Production sound mixer Ben Nimkin, who specializes in working with documentary films in often unpredictable environments, employs microphones from DPA to capture intelligible spoken-word dialogue that’s crucial to the projects.
With a specialty for investigative documentaries such as Fyre Fraud; Rest in Power: The Trayvon Martin Story; States of Undress; Gaycation and more. Nimkin is no stranger to capturing highly emotional conversations whether he’s in a dam on the Nile River in Uganda, in the Atacama Desert in Chile or in the middle of the North Sea—during a storm, no less.
Nimkin has used a range of different microphones before evaulating DPA. “I remember seeing people rave about DPA microphones on various message boards,” he says. “With all the positive reviews, I had to check them out for myself; and I’m so glad I did. There’s not a better sounding mic out there. With DPA, it feels as though I’m listening with my own ears, and nothing is being boosted or lost—it’s incredible.”
His microphone locker is stocked with a range of DPA mics, including the 4017 shotgun and 4018 supercardioid, 4160 Series Slim omnidirectional and 4098 gooseneck. The unpredictable nature of documentaries causes Nimkin to take much into consideration when prepping a scene.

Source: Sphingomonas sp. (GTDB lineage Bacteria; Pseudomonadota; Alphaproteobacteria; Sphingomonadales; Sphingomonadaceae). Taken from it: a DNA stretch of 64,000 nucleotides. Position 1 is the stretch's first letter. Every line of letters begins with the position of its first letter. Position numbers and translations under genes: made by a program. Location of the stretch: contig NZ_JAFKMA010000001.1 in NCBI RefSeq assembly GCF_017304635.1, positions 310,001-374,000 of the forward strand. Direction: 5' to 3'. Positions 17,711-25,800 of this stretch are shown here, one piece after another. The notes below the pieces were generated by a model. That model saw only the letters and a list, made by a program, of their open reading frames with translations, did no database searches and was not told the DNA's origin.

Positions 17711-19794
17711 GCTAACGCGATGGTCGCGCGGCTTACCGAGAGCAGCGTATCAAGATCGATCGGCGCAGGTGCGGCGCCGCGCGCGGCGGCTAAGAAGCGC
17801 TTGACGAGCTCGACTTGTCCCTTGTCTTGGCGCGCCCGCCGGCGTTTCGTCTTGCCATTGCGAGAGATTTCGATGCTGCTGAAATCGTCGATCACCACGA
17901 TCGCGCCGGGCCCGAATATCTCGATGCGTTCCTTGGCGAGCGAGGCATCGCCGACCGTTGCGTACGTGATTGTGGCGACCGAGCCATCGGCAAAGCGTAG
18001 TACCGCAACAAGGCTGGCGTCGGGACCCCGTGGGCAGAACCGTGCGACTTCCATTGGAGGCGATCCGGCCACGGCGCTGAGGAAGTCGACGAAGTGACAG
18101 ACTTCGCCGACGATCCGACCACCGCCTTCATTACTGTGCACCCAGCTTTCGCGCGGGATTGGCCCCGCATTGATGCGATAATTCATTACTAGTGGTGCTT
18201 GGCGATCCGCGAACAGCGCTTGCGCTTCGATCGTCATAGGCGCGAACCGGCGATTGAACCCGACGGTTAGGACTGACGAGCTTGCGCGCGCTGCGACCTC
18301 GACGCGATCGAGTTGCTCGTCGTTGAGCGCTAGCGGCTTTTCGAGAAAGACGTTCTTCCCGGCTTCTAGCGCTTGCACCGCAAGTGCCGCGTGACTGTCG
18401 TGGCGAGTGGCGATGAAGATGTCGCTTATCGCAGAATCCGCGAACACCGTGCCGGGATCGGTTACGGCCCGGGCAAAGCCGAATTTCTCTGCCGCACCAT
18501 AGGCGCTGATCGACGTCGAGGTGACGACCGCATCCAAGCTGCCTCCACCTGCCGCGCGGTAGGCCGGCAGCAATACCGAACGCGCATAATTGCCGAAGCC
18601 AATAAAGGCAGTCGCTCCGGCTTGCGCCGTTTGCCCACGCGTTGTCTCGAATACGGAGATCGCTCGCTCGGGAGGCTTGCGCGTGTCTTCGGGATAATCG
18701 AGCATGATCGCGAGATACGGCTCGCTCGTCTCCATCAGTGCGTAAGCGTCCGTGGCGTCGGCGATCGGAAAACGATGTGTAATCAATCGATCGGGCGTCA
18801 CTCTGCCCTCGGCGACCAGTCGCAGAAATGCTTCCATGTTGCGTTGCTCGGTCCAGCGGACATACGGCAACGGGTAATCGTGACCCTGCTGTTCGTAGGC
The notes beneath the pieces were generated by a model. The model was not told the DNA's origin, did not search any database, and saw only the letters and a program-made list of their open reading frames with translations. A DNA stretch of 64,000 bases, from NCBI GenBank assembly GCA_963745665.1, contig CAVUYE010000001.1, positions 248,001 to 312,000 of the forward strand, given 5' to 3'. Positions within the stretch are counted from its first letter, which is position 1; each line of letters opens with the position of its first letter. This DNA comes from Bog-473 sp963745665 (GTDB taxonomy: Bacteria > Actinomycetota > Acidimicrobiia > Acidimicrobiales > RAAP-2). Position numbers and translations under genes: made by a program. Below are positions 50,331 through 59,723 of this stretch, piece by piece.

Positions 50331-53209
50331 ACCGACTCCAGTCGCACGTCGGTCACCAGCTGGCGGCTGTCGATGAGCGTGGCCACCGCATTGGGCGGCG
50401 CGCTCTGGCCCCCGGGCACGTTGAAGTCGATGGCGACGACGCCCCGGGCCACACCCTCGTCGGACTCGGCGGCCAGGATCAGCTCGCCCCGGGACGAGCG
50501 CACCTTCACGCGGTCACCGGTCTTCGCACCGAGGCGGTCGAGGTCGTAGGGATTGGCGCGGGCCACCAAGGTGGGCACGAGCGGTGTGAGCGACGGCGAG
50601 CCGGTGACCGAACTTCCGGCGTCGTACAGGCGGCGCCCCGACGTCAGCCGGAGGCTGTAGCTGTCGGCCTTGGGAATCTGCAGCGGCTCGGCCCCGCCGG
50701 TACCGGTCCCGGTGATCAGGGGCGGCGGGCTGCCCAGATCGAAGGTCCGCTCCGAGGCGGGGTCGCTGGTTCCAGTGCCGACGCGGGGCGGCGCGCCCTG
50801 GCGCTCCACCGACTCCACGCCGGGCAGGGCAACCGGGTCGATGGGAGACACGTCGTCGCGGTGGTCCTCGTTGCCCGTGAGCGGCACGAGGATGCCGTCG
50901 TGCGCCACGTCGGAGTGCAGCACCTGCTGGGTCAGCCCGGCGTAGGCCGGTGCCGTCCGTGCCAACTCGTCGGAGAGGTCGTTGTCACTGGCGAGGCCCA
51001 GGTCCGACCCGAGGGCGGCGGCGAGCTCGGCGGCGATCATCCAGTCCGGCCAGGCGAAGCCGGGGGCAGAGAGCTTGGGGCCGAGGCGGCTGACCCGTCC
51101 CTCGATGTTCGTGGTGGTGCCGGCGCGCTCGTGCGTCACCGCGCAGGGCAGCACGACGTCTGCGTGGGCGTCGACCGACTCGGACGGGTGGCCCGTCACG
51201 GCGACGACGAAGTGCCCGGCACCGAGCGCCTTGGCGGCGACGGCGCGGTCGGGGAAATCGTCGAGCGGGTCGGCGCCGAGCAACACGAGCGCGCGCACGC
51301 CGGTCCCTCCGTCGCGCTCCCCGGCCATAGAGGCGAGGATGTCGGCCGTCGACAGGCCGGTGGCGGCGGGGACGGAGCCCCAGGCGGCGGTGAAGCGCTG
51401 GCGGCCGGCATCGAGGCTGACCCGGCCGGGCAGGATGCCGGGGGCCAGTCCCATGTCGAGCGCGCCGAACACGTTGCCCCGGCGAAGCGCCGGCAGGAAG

“I often have to hide mics in plain sight, so DPA’s compact microphones, like the slim lavalier and gooseneck, make my job easier,” he notes. “I usually have multiple DPA mics set up because, for example, when capturing an emotional scene, someone may clutch their hands to their chest and completely cover the lavalier. Then, in production, the editor can switch to the shotgun mic and it won’t sound any different. The sonic consistency across all DPA microphones is amazing. The editors can seamlessly switch back and forth between mics and they can’t hear a difference—everything is crystal clear and evenly balanced.
“I was having problems with other microphones breaking and not being able to perform in extreme environments,” Nimkin concludes. “DPA mics are strong. They really hold up and I know they’re not going to break, which is especially important when working on a documentary where you often have only one opportunity to capture the sound.”